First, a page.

A new skyline for old Saigon

Big real estate developments and infrastructure plans make Ho Chi Minh City Vietnam’s most lively city

The new face that Ho Chi Minh city shows off to tourists and real estate developers is the postcard-perfect Central Park and its Landmark 81, the highest skyscraper in Vietnam and the 14th-tallest in the world. Around the skyscraper stands 17 residential towers that seen from the sky resemble a patrol of knights deployed in defense of the king.
The city’s most important real estate development was completed in 2017 with the inauguration of the skyscraper that more than anything else symbolizes the economic transformation achieved by this city, known as Saigon until 1976. Today it is the thriving economic capital of Vietnam, a megacity with 8.1 million inhabitants destined to reach 10 million in 2026, according to United Nations estimates.
Urban growth is incessant, its real estate market is booming, and the city’s skyline now bristles with modern buildings. Even if official figures do not exist, the most reliable estimates – as reported in a recent "Guardian" article -- indicate that over a third of historic city buildings have been destroyed in the last 20 years to make room for new construction.

The project of the future

Landmark 81, a city landmark, will soon be overtaken by an even taller building designed by German architect Ole Scheeren. The project is called "Empire City" and involves the construction of three towers the tallest of which, Empire 88, will have 88 floors and will reach a height of 333 meters.
While the two lower buildings will mainly house office space, Empire 88 will have apartments, hotels and a mid-tower viewing platform called the Sky Forest modeled after the rice terraces that dot the north of the country. Visitors to the Sky Forest can admire the constantly changing skyline of Ho Chi Minh City.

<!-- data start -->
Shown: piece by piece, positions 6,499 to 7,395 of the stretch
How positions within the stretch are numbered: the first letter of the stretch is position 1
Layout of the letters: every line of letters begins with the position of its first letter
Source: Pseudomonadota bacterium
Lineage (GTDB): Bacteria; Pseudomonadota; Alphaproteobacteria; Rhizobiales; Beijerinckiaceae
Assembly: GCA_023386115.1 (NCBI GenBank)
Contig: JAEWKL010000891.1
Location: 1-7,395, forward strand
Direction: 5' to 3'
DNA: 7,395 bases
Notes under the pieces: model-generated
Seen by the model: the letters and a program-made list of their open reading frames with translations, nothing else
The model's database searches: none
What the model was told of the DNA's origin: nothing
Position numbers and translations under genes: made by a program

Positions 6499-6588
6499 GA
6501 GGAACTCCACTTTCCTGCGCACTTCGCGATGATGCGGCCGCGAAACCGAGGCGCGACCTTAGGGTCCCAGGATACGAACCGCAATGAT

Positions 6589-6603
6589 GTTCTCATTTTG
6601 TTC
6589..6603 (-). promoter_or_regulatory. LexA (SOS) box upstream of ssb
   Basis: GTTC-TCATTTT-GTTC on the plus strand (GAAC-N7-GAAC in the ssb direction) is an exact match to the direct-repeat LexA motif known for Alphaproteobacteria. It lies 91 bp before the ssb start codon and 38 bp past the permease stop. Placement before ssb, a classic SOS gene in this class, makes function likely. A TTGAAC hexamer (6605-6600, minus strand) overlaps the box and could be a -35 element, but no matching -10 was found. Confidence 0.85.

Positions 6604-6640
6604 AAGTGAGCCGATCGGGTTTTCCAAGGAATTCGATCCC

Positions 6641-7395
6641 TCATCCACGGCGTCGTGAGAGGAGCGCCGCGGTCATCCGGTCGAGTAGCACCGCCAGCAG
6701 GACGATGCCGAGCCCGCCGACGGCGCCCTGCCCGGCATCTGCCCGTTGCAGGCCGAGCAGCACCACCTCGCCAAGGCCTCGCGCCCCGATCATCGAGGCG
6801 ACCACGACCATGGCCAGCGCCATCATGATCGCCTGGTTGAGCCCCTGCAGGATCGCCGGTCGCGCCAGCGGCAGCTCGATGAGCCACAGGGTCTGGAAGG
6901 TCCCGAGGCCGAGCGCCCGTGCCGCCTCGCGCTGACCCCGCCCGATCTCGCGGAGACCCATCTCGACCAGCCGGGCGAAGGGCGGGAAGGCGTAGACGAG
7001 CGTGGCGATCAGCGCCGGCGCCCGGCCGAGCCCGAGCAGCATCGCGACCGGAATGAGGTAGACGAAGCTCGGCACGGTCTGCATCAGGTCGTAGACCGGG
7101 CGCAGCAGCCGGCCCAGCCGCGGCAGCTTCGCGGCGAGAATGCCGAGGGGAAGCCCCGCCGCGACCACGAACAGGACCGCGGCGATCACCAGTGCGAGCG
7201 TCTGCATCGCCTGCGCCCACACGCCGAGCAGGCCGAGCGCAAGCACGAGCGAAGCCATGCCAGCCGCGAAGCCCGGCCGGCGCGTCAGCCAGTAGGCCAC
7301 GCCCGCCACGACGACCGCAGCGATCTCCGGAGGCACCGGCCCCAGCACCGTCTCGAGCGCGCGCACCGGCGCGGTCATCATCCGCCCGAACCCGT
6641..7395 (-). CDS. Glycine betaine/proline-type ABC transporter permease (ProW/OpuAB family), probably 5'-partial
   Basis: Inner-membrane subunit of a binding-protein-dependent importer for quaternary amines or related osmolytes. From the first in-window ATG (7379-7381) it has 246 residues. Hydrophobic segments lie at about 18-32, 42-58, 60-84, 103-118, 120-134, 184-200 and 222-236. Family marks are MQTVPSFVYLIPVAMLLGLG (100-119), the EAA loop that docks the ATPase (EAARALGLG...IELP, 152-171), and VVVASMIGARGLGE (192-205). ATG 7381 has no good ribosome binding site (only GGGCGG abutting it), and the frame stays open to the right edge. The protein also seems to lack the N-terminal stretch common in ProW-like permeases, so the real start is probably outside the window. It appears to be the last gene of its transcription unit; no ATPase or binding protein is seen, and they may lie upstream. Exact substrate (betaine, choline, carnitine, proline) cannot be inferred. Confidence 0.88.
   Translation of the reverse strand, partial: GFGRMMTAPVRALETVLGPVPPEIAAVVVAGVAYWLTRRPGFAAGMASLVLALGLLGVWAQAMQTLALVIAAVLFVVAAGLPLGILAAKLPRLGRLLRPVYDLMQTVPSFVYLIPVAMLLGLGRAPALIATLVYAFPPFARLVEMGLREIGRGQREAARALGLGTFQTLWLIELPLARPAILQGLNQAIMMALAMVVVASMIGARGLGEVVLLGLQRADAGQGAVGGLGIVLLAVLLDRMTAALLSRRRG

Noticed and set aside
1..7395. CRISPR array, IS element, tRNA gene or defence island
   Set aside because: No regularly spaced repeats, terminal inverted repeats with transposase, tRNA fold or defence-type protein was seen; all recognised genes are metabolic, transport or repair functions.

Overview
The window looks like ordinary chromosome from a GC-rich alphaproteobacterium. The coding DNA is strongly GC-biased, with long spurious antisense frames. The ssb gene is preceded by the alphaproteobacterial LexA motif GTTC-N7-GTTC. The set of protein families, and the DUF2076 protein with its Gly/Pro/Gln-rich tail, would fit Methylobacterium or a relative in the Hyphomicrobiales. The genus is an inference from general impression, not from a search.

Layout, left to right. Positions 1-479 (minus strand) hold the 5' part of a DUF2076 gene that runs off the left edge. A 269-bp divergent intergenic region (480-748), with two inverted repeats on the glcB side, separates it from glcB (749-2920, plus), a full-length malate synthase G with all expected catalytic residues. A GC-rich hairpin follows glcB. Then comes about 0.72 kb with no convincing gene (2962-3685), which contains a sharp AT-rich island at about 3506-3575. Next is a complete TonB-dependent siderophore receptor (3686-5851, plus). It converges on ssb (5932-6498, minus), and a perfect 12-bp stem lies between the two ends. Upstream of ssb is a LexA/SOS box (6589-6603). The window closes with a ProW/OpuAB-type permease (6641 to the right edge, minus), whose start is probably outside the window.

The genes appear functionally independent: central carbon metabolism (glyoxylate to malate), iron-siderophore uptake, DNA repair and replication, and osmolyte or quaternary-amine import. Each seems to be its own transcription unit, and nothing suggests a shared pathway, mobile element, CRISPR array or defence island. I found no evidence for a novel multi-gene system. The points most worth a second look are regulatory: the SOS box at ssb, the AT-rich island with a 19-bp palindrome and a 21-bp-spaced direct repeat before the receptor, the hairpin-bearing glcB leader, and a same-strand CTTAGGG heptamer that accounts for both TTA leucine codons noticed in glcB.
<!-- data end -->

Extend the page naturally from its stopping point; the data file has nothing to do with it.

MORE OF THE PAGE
The Empire City project is just one of many real estate developments that are changing the face of the city. According to a study carried out by leading consulting firm CBRE, between 2015 and 2018, 35,000 new apartments were put on the market, a far greater number than the 10,000 registered in the 2012-2014 period. Developers and corporate buyers snapped up about $1.2 billion worth of residential-zoned land and newly built residential property in 2016 and 2017, said CBRE.
The main reason for this growth is foreign investors: real estate companies, private citizens, and companies that started pouring money into Vietnam after it joined the WTO in 2007. And from 2014 to date -- according to estimates reported in a "Financial Times" article -- the number of foreign buyers has practically doubled, most of them coming from South Korea, Hong Kong and China.

Urban development driven by economic growth

The vertical development of Ho Chi Minh City is driven by the city’s economic growth, which has now become the production hub of Vietnam but also the headquarters of many innovative companies that have opened their doors in recent months.
Vice President of the People's Committee Le Thanh Liem on January 4 unveiled a series of ambitious goals for the city in 2019. Among these, a growth of the city's GDP between 8.3% and 8.5%, the opening of 46,200 companies and the creation of 130,000 jobs, which should bring the unemployment rate in Ho Chi Minh City to 3.8%.
Regarding urban development, the representative of the city government announced the construction of 8 million square meters of new housing. The goal is to promote non-chaotic development that respects the environment. In fact - according to the Vice President - by 2019 the city’s goal is to treat 100% of solid waste from private homes and businesses, as as well as for 98% of hospital waste.
To achieve these objectives, the central government of Vietnam itself will come to the rescue, allocating $16.3 billion to Ho Chi Minh this year.

A growing city in a growing nation

Ho Chi Minh City is now the mirror of the new Vietnam. No other big city is capable to the same extent of interpreting the country's attitude to change, which is achieved by constant investment in development rewarded by a rate of economic growth among the strongest in Asia.
According to the World Bank Vietnam had 6.8% GDP growth in 2018, which is forecast to contract slightly in 2019 (6.6%) and in 2020 (6.5%), while still maintaining its healthy pace. The country’s strong manufacturing industry is driving this growth, as well as international demand that is transformed into foreign direct investments and in an increasing number of foreign companies operating in Vietnam. All this also has an effect on population growth that -- according to the World Bank -- should make the population of Vietnam increase from 95 million today to 120 million expected for 2050. The increasing percentage of young people (today 70% of the population is under 35) is sure to make the desire for change even stronger.